When I raise my head I look up and see our second floor and the offices of Knitting4Peace – housed here at Park Hill, founded by Susan McKee, and now led by Kathleen Marsh. They have delivered over 140,000 knit and crocheted hats, gloves, blankets, peace pals and more around the globe, and to the women who sleep in our fellowship hall. It’s astonishing. They may even hit 150,000 items before the end of the year. But it was a little story I read in their newsletter on Friday that made my shoulders go even higher. Kathleen and Evan were in Los Angeles and taught 15 former gang members how to knit and crochet. So that these formerly incarcerated men and women could feel good about giving away hats and gloves and blankets and peace pals and more instead of being seen as recipients in need. That’s hopeful.
One more story of hope. In a small town in southern Mexico, a volunteer from the American Friends Service Committee witnessed a group of poor women bent over an open fire, making soup for more than 2,000 Salvadoran refugees heading north. Kathryn Johnson said it was common for the migrants and refugees to receive this kind of compassion and open generosity as they journeyed through some of the most impoverished towns and villages in Mexico. While the women served noodle soup from large steaming pots to the passing strangers, others provided free medical care and advice.
That’s the kind of thing that builds a reserve of hope to carry us through times when our shoulders are hunched and our hearts are weighed down.
But what could possibly give me more hope than to look up and see you? Could I have stayed sane or stay sane for as long as it will take to live through this mess without having you and this church – a place to sing and worship and pray, a place to give back to the world by, for example, making up cots for WHI, retreats to build resilience like we had yesterday? Plus now, a labyrinth to walk when any of us need it. And the echoes of children down the hall today preparing to present the centuries-old story of Christ’s birth, complete with costumes of cows and sheep. Could anything be more hopeful?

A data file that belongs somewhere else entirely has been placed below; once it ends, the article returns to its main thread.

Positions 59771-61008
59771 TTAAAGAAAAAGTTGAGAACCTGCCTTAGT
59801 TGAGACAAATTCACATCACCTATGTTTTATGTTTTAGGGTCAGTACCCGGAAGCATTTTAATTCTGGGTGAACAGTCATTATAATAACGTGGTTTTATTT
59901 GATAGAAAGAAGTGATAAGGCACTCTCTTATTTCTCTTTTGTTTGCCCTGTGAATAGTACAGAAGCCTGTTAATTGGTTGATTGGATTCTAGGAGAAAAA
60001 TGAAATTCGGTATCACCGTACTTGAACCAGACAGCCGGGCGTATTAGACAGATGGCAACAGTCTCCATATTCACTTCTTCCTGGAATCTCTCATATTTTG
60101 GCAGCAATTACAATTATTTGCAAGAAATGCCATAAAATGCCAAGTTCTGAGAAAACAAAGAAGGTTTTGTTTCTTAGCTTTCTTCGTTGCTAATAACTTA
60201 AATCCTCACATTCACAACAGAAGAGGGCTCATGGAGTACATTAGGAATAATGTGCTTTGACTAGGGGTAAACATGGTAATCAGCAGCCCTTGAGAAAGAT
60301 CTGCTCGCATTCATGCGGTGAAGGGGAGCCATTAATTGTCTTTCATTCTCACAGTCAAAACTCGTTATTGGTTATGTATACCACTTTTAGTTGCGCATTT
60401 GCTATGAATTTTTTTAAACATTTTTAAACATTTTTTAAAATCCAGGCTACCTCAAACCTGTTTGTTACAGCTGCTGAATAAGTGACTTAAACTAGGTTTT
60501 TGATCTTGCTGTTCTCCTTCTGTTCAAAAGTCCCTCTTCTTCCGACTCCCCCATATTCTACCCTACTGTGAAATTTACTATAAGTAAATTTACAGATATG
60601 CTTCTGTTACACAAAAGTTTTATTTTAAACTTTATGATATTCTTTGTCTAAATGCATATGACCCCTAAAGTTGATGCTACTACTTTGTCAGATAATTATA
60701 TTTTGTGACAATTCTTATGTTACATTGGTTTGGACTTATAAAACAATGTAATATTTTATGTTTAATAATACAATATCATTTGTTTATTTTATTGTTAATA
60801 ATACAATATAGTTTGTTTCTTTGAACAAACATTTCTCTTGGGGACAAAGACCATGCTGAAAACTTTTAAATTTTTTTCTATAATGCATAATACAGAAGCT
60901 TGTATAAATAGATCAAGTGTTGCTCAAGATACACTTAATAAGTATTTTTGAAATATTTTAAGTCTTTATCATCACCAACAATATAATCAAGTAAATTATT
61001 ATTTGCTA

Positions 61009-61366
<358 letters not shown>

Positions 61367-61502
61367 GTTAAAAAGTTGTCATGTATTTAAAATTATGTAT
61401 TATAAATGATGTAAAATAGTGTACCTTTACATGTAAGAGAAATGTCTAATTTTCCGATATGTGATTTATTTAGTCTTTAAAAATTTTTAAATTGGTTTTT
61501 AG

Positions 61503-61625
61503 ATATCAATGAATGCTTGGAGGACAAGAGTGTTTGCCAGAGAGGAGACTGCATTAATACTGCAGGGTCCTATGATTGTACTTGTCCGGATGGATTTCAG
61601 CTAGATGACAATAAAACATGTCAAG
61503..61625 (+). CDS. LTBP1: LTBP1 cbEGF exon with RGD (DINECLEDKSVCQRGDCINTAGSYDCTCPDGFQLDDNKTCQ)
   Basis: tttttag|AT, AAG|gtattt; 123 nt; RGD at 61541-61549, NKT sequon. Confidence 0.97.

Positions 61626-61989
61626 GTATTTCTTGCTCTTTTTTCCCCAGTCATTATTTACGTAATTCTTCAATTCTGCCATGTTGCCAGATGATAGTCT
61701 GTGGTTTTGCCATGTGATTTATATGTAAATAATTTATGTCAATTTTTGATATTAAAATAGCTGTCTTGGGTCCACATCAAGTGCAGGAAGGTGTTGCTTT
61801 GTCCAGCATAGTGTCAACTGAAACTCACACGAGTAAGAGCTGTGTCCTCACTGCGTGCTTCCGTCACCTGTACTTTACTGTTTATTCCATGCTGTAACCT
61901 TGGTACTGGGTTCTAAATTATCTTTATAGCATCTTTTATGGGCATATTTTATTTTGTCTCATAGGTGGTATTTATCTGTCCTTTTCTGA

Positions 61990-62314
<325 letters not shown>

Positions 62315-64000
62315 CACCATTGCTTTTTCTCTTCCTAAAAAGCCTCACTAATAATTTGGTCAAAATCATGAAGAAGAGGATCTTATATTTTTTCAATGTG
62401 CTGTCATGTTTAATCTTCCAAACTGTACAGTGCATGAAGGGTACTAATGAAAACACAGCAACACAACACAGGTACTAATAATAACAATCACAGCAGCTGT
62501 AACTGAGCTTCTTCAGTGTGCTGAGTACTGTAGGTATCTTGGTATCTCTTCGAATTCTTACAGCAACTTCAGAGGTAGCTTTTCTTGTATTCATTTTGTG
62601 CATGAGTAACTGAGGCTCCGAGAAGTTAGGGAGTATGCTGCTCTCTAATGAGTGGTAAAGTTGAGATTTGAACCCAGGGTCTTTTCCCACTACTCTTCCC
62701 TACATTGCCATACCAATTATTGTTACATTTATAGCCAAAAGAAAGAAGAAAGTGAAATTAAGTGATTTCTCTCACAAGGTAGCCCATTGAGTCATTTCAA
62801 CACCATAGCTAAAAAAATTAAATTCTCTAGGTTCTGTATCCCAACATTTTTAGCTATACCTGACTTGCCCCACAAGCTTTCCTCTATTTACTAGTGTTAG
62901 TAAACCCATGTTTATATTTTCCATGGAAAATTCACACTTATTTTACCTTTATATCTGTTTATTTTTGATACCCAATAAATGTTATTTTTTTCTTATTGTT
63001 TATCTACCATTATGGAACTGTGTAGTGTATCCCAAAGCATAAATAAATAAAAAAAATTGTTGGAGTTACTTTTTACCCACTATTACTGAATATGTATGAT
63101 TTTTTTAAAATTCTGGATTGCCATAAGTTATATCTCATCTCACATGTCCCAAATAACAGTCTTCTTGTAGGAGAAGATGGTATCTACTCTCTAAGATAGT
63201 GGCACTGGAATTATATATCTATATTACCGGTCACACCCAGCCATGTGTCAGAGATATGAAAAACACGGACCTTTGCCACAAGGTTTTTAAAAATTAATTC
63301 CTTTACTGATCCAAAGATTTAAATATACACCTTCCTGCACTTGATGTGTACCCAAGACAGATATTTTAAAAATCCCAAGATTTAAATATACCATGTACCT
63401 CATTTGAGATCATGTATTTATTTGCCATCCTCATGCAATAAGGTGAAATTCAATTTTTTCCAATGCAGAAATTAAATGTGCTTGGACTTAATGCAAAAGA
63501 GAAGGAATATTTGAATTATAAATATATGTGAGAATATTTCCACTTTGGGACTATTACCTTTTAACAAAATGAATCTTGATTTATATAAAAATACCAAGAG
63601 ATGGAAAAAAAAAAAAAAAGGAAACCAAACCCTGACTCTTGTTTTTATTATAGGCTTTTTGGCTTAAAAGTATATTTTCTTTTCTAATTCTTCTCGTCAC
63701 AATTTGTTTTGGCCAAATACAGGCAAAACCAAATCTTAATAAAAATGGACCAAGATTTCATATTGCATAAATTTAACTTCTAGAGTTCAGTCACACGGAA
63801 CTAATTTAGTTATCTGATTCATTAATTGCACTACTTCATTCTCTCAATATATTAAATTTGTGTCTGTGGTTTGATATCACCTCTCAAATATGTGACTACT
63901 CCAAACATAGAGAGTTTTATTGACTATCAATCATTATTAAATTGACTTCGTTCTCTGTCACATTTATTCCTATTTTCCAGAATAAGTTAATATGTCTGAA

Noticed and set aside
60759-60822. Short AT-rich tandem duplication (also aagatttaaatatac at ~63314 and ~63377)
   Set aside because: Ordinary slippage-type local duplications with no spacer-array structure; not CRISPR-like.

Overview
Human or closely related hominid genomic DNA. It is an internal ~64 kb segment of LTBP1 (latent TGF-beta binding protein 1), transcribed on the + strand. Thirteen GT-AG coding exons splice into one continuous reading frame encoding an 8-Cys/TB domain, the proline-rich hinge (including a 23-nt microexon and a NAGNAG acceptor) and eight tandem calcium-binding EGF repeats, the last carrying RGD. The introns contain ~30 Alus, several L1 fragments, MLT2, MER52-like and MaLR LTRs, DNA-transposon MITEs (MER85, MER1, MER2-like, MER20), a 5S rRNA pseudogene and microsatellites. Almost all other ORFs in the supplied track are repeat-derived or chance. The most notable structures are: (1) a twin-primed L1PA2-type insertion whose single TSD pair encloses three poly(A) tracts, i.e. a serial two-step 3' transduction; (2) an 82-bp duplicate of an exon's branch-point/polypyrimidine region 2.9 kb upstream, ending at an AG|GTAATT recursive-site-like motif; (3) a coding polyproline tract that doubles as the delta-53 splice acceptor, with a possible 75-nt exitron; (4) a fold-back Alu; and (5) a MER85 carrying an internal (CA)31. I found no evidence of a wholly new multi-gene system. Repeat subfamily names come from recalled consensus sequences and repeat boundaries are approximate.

So, back to that John Lennon quote: “Everything will be OK in the end. And if it’s not OK, it’s not the end.” That’s the very wisdom Jesus was trying to impart to his disciples and followers. When these things happen, don’t be distracted by wars and rumors of war. That’s not the end. Don’t be distracted by those who would hate or betray you. That’s not the end. Destruction is not the goal. If things are not OK, it’s not the end.
You may make the same mistake I do sometimes when we think of hope. We often hope for something, perhaps something too concrete. I hope I get that job. I hope she will come to visit me soon. Those aren’t wrong. After all, I hope I have a safe and good time on my sabbatical. I hope that the church does well. I especially hope you want me to come back!
And yes, I hope for more peace and I hope for an increase in kindness and love. But as people of faith, I think our hope is more deeply in redemption. Not simply for these times to end but our hope is the redemption of these terrible fear-filled, despairing and disgusting times that lead good people to rage and even hate. Or worse, to give up. Redemption is hopeful because it asks “What can change?” and believes it will.
For example, I hope we learn not to take things for granted – things like the rule of law and respect for customs and the desire for democracy itself. I hope citizens are never complacent again. That would be the redemption of these times. And a more faithful goal than simply hoping or even praying for an end to this mess. How can these times be redeemed? Used for good in the end. Like, more women elected than ever. More people of color elected than ever. More LGBT folks elected than ever. Restored voting rights, limits to payday lenders, and expanded health care.
Hope is not wishful thinking but our combined action. And for Christians this hope rises out of destruction and the death of Jesus when things were not OK. But everything will be OK in the end. And if it’s not OK, it’s not the end. And that is our hopeful, good news as we begin the season of Advent.
One: Let us pray: Great God, help us to remember that how things are now, is not how they’ve always been;
All: And it’s not how they will always be.
One: Help us to remember that the seeds of your kingdom are growing among us now;
All: And the time will come when love fills the world.
One: Therefore we hope.
All: Therefore we hope.
One: And we pray for your coming to a world whose poverty, pain, trauma, and grief make your promises seem like pipe dreams
All: We pray for your coming into our neighbor’s lives who long to see love and compassion expressed through your people.
One: We pray for your coming to us. May you fill more than simplistic hopes but fill our deepest longings for peace and joy and love. Today, and everyday forward,
All: We hope.
 Her new book Almost Everything: Notes on Hope quoted by Janet Hunt in Dancing with the Word
If you enjoy these sermons, please support the work of Park Hill Congregational UCC
My three loves are being the Pastor of Park Hill UCC in Denver, Hiking in the Colorado Foothills and Mountains, and Travelling around the world